Online music consumption and ethics
Business model insights on how to beat music piracy
In recent years, the popularisation of the World Wide Web and the rise of mobile music hardware have intensified online music piracy. Prof Dr Bert Weijters, Prof Dr Frank Goedertier and Sofie Verstreken have published an academic research study that examines music consumption preferences in today’s new context in which consumers face a myriad of music platforms with diverse business models and delivery modes. Counter-intuitively, the results show that consumers do prefer legal and ethical options, if available – but they favour different ways of making this economically viable.
Past research has argued that youngsters, in particular, use online technologies and platforms that facilitate piracy – and that youngsters seem to attach less importance to the ethical and legal aspects of music consumption. However, much of this research dates from an era in which ‘free’ was nearly synonymous with ‘unethical’ and ‘illegal’. That is, in the past, most applications offering cheap and convenient online access to music were illegal and did not create revenues for the artists. This raises the question: what truly drives youth’s music piracy consumption choices: a drive to defy the law, economic reasons, or convenience?
The current consumption context
The current context has changed and offers a wide variety of legal and illegal online music consumption possibilities (including file-hosting services, free with advertising streaming platforms, paying streaming models with the possibility to download, video converter programs, etc.).
This new context allows, and calls for, research that studies potential music consumption driving factors in a disentangled way. The research discussed independently examines ethical concerns and other music consumption preferences (e.g., quality, streaming versus downloading, presence of advertising, etc.) as explanations of age group differences in online music consumption.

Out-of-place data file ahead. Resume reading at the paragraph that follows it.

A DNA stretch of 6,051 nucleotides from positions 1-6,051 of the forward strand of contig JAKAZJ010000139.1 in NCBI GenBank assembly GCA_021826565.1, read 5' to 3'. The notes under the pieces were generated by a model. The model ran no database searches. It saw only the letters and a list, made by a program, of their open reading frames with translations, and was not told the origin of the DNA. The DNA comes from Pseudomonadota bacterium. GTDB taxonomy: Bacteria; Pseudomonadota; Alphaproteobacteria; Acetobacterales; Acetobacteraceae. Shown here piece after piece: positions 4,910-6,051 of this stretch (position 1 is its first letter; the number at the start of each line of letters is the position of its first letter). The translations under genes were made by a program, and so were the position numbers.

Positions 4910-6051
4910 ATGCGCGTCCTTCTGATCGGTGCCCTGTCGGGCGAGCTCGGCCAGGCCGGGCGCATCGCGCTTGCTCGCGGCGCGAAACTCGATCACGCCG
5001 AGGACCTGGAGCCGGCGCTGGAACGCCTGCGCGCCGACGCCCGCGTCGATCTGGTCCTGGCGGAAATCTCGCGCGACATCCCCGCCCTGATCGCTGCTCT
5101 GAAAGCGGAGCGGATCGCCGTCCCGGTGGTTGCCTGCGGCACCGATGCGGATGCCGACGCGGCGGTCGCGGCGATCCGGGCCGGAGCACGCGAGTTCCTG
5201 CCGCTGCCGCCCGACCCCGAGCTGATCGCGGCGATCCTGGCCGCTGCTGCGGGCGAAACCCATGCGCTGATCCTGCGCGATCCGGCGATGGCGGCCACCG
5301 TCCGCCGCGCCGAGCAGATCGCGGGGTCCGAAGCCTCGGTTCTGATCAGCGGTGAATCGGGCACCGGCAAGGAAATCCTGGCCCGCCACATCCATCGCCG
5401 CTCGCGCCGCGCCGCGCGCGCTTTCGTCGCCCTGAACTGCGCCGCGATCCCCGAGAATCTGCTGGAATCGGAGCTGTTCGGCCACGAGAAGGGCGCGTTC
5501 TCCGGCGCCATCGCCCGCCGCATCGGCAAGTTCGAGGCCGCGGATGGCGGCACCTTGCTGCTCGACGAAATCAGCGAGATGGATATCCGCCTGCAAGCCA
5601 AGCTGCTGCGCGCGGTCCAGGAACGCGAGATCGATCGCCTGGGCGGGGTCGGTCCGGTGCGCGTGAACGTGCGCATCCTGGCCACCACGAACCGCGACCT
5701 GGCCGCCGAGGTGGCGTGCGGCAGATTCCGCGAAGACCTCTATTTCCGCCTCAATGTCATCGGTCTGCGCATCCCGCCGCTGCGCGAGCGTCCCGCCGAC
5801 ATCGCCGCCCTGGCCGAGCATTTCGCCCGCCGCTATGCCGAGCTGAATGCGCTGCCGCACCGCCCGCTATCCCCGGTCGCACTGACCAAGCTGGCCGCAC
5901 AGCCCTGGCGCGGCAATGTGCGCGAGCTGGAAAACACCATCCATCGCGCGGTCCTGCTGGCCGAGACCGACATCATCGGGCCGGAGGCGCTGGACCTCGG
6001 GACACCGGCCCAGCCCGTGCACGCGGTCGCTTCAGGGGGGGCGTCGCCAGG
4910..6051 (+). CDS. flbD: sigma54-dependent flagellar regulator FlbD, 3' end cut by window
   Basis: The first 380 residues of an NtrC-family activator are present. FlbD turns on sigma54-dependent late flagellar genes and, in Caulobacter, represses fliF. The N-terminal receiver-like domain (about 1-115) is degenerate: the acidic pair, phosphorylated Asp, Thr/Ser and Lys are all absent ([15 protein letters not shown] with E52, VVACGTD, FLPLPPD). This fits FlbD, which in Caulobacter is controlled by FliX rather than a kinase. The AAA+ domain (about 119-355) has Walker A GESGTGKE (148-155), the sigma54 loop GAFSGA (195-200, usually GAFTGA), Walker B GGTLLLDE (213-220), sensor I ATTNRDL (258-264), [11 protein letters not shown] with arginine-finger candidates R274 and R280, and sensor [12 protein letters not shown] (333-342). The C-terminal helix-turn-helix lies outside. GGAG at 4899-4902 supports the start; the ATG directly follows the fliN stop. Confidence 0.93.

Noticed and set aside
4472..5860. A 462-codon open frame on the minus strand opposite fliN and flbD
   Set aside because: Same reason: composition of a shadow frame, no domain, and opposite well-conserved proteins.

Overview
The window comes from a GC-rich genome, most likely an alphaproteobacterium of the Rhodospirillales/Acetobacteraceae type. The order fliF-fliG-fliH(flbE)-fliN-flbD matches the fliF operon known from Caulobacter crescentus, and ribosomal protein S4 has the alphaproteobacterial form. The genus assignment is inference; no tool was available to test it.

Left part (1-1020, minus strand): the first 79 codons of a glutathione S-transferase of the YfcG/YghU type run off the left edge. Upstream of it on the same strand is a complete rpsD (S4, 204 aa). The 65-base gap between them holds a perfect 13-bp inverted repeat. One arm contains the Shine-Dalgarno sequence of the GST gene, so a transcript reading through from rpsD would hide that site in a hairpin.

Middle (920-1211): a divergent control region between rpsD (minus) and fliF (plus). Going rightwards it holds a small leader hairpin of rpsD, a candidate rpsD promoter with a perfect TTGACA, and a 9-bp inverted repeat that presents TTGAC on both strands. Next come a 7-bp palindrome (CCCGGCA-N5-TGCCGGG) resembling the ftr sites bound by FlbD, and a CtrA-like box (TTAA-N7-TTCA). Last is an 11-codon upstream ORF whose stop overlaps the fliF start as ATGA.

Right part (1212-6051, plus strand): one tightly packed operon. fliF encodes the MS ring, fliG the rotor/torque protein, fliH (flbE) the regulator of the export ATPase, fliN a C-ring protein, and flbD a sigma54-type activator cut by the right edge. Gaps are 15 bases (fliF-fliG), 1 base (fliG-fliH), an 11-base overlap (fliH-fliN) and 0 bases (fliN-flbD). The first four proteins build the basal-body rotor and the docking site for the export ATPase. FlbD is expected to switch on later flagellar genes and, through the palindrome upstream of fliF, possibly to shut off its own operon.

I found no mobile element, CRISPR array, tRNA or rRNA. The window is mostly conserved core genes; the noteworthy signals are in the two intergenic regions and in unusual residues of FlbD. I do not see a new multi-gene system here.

The research responds to an urgent business need: industry stakeholders are uncertain about how to respond to illegal music consumption and are looking for up-to-date information related to the specific preferences of music consumers in this new context.
6 online music consumer segments
Prof Dr Weijters, Prof Dr Goedertier and Sofie Verstreken undertook their study to update the extant literature on online music consumption – taking today’s technological context into account. Specifically, their goal was to better understand the way consumers in different age groups make choices when faced with alternative music platforms that vary in a wide range of attributes, including the extent to which they are legal and ethical.
Their research identifies 6 online music consumer segments and suggests specific ways of approaching them:
- Free users are the youngest segment, and nearly all of these consumers have experience with downloading and/or streaming music. They are the most online music savvy segment and have an outspoken preference for free online music. Good quality is important to this segment, which means that ‘free users’ are not willing to sacrifice quality in exchange for free music.